in a totalitarian society who are forced to fight to the death until a lone survivor emerges,
the film’s themes remain painfully relevant in modern America. Sadly, that relevance has hit a little too
close to home, with one attempt at a remake paused following the Virginia Tech Massacre. That same remake was officially dropped in
2012 out of fears that it would look like a rip-off of The Hunger Games, even though
Battle Royale was written years before the first Hunger Games book. Still, the potential to develop Battle Royale
for the next generation still exists. Given the current sensitivity over mass violence,
especially when it concerns children, it’s likely to be met with controversy, but maybe
that’s exactly the reason why this film deserves to be remade. Centered around a pack of practical-joke loving
college students who end up being picked off by a mysterious killer with a cruel sense
of humor, April Fool’s Day is quite possibly one of the dumbest, and most fun, slasher
movies of its time. Leading the ill-fated group of teens is an
unconventional Final Girl named Muffy St. John, an eccentric, wealthy teenager with
plenty of mansion space to share with her ill-fated coeds. April Fool’s Day is packed full of ridiculous
plot twists and red herrings, as well as obnoxious rich kids getting slaughtered in ridiculous
ways. In short, it’s everything you could want from
the genre. This film actually did receive a remake in
2008, but the direct-to-video film wasn’t able to tap into the core comedic appeal of
the original. With the rise of internet pranksters turned
viral stars like YouTube celebrities, we’re in what can only be described as a prankster
renaissance. A newly modern remake may not retain the same
cheesy charm as the original, but it could still be timely and huge amounts of fun — especially
if it means seeing YouTube pranksters getting their hilariously hideous comeuppance. The horror genre is long overdue for the arrival
of a smart, grown-up slasher franchise. While most horror fans would likely prefer
an original take on what that would look like, there’s something intriguing about the prospect
of remaking horror satire The Slumber Party Massacre for modern audiences. The subversive cult classic from director
Amy Holden Jones and writer Rita Mae Brown was dismissed as little more than a derivative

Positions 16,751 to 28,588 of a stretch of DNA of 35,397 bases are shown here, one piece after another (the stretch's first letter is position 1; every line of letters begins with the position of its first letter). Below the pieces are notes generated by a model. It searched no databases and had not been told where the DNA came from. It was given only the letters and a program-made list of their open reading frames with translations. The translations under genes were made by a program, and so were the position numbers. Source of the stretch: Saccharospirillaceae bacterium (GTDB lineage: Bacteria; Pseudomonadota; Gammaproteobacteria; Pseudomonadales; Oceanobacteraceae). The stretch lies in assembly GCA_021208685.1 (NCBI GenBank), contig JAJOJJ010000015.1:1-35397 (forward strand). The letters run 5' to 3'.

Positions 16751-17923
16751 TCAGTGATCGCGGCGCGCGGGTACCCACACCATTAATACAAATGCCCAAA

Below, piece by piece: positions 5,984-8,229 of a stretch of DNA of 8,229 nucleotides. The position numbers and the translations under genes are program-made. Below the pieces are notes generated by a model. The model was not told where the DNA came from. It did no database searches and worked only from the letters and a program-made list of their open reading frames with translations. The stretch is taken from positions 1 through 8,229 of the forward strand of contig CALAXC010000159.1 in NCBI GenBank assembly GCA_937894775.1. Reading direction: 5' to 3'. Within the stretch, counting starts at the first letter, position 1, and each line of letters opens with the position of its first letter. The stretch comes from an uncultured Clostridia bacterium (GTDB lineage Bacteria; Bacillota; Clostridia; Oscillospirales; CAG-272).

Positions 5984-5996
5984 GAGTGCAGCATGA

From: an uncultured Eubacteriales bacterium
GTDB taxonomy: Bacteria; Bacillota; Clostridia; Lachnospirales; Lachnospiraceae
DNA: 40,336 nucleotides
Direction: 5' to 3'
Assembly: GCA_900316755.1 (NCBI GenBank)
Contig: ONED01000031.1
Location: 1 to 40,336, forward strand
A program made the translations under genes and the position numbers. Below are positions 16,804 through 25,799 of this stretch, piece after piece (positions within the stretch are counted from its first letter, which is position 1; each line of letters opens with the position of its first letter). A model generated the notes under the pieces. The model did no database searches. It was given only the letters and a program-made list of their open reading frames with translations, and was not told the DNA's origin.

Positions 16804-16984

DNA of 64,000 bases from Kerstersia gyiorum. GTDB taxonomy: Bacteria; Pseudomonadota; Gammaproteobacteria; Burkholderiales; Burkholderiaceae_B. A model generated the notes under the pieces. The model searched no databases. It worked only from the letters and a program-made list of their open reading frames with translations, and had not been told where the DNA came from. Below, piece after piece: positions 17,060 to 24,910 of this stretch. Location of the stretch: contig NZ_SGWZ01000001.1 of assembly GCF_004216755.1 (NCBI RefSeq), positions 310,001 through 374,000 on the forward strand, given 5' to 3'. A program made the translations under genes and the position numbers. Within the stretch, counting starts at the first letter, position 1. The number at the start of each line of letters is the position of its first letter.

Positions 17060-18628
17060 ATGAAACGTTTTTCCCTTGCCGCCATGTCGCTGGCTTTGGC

slasher-by-numbers when it was released in 1982. “Dog’s in the trash again.” “So go take care of it.” “What do you think I am, stupid? I’m not going out there alone in the dark.” Since then, the film has since been hailed
for skewering the overt misogyny of the slasher genre in its revolt against genre tropes. Jones has expressed some regrets about having
to include gratuitous nudity in the film’s early shower scene, which she has said was
unavoidable. Producer Roger Corman insisted on the scene’s
inclusion because, according to Jones: “Nudity was more important to [Roger Corman]
than sex and you know he has to sell the thing” It’s a horror trope that’s been gradually
forced out of the genre, and even subverted in modern entries like Midsommar. Shout! Factory acquired Corman’s library in 2018
and have reportedly expressed interest in a potential remake. There are currently plenty of incredible female
horror directors who could take a confident swing at it, so here’s hoping that they get
the chance to make their bloody mark. The Return of the Living Dead continues to
be one of the most fun horror movies ever made, and one which provides a neat time capsule
in celebrating some of the subversive youth culture of the ’80s. The Return of the Living Dead is pure punk
rock, right down to the set dressing and outfits worn by the cast. That punk spirit includes authentic depictions
of punk culture, but it also has an aggressively irreverent anti-establishment stance, which
is emphatically anti-military. It’s rare to find similarly authentic depictions
of young, rebellious subcultures in modern horror, or anywhere in contemporary cinema,
for that matter. The fact that there’s no modern-day remake